DEDICATED young community champion Ricky Williamson has been chosen as a torchbearer for the Olympic flame.
The Leven teenager will be donning the offical white and gold uniform on June 12 to transport the flame 300 metres through Guardbridge, when the showpiece Games relay comes to the Kingdom.
Ricky, from Leven, was thrilled to be selected, after being nominated for his diverse activities to help and inspire young people in his community.
Mum Jo put his name forward last year and he was overjoyed when he heard he’d made the final list.
However, he admitted it was hard to stay quiet about it before the recent official announcement.
“I tried not to think about it,” he added.
Dad David was equally delighted for Ricky, who founded the Fife Youth Radio network two years ago to engage with young people and allow them to learn new skills in radio presenting and production.
Among other awards, he was a finalist in Young Scot of the Year 2011, while last month, he starred in a series of national TV ads showcasing the work he and Fife Youth Radio had done with young local people, supported by the O2 Think Big youth programme.
Ex-Buckhaven High School pupil Ricky (17) is studying community work at Adam Smith College and hopes to be involved in youth work in some capacity when he finishes.
Reaction to his Olympic role was swift, with the radio website having received 11,000 hits.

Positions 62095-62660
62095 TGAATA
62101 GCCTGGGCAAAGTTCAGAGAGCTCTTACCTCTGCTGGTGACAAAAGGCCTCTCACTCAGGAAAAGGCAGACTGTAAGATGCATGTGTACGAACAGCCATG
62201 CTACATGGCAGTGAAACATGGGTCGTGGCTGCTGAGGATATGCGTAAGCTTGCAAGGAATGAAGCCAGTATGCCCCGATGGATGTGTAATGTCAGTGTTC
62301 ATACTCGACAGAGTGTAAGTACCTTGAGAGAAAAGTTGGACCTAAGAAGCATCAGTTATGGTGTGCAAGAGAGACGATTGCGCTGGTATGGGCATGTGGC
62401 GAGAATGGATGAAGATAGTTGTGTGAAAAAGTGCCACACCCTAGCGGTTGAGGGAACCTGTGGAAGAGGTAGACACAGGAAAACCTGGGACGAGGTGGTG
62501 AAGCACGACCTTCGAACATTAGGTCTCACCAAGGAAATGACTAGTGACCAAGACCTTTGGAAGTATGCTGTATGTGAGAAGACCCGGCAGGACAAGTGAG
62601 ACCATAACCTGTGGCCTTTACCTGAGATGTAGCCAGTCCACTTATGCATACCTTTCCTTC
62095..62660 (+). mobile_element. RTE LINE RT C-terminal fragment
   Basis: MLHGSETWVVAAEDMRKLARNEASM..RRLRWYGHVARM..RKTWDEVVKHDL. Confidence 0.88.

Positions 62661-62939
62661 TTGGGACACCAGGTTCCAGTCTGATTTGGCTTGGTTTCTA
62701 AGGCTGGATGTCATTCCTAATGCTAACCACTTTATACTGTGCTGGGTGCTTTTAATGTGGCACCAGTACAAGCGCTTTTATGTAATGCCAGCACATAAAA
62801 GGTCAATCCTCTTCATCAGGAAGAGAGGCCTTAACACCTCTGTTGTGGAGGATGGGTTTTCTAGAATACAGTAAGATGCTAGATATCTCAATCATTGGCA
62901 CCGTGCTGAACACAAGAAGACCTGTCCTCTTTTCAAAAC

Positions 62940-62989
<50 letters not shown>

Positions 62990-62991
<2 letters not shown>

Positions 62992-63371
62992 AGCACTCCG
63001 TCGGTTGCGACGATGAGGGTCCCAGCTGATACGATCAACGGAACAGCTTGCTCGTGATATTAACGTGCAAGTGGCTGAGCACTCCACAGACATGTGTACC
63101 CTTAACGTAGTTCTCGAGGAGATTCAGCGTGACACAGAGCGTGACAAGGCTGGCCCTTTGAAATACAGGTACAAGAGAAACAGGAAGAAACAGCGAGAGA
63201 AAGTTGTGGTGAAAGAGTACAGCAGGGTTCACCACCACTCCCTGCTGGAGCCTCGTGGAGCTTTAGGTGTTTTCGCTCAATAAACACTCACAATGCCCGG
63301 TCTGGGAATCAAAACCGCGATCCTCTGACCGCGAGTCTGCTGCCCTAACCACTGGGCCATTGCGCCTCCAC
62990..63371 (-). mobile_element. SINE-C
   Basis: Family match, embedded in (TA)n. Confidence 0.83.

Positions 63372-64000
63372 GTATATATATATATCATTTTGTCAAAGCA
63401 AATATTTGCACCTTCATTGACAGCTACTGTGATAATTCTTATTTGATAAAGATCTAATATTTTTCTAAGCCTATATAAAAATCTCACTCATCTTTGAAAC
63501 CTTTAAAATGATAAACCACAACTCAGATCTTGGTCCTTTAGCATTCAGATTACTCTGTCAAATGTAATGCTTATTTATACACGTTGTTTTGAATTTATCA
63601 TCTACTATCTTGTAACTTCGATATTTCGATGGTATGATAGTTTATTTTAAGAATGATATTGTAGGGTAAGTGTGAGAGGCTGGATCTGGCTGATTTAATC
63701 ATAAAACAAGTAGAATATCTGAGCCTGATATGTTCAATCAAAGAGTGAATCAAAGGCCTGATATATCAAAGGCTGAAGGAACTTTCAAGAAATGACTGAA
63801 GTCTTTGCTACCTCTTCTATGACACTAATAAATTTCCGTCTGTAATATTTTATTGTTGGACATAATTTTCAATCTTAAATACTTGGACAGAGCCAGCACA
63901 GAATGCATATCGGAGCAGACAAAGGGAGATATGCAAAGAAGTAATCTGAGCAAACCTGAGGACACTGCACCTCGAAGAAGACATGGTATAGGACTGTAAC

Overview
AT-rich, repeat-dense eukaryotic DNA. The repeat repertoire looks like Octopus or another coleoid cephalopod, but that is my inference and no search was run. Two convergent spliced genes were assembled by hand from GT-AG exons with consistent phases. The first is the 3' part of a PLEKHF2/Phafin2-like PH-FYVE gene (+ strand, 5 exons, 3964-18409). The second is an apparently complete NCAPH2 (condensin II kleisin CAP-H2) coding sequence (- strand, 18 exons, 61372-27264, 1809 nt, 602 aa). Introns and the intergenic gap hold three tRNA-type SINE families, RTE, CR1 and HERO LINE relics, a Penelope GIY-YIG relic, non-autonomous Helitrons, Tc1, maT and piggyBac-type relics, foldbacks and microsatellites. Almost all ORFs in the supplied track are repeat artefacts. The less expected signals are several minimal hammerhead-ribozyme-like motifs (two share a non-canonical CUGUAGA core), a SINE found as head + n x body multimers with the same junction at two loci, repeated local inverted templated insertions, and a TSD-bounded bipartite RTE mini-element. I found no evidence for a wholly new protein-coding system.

“I felt fantastic to get the opporutnity to carry the torch and I just can’t wait for the day,” he told the Mail.
Levenmouth can also boast teen beauty pageant winner and model Sula Powell, of Windygates, as a torch carrier when it passes through Cupar.
On June 12, the flame will make its way through Newburgh, Cupar, Dairsie, Guardbridge, and Leuchars, before arriving in St Andrews the following day.
It will then travel through nearby local authority areas before returning to Fife, in Cairneyhill, Crossford and Dunfermline.
Grant Ward, Fife Council’s head of leisure and cultural services, said Fifers would have a chance to line the Kingdom routes and get involved in “this historic event”.
An average of 115 torchbearers a day will carry the flame during its 8000-mile journey around Britain, before it arrives at the Olympic Stadium on July 27 for the lighting of the cauldron at the opening ceremony.